Explain how high inflation in the UK causes a current account deficit.

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Answer

Higher inflation in the UK will result in UK exports becoming less competitive. Less UK exports are demanded and sold, causing a deficit in the balance of trade.

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Question

Explain how a depreciation of the GBP (pound sterling) causes the UK to record a current account surplus.

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Answer

A depreciation of the pound leads to more expensive imports and more competitive exports. UK exports are more competitive so it will be in high demand and will export more. This will record a surplus in the balance of trade.

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Question

What is 'hot money'?

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Answer

‘Hot-money’ are speculative capital flows that are transferred between different economies to take advantage of the overvalued or undervalued exchange rates.

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Question

Explain how 'hot money' inflows arise in the UK.

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Answer

When the Bank of England raises interest rates, consumers and businesses save more because they get a higher return on their savings. Foreign investors take advantage of that and save their money in UK banks. This increases the demand for the pounds and results in an appreciation of the value of the pounds.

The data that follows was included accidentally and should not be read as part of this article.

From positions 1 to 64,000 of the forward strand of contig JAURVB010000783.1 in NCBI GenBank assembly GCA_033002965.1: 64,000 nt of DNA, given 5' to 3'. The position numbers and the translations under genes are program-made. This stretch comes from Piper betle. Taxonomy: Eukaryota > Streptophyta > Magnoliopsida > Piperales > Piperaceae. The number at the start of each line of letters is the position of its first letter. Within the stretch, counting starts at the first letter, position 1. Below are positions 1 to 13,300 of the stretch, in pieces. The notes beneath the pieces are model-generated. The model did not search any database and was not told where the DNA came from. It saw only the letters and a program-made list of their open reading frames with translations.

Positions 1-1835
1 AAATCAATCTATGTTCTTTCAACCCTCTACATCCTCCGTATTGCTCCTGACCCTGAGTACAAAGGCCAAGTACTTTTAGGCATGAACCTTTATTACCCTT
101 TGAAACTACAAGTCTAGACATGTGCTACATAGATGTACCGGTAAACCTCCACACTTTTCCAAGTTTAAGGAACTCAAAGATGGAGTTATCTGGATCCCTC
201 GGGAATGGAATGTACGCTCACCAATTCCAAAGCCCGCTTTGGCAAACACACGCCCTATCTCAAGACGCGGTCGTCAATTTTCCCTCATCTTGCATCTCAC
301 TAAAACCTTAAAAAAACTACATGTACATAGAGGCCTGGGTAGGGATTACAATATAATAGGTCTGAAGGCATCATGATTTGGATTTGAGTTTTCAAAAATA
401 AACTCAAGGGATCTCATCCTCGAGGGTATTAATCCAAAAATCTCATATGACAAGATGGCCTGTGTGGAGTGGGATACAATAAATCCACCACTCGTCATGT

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Question

What is the formula for calculating the current account balance?

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Answer

Current Account Balance = ( X − M ) + ( NY + NCT )


X = Exports of goods and services

M = Imports of goods and services

NY = Net income from abroad

NCT = Net current transfers


Show question

Question

Define current account.

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Answer

The current account is the record of a country’s sum of net trade (export minus imports), the net income flows, and net current transfers.

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Question

Define productivity.

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Answer

Productivity is the output produced per input. 

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Question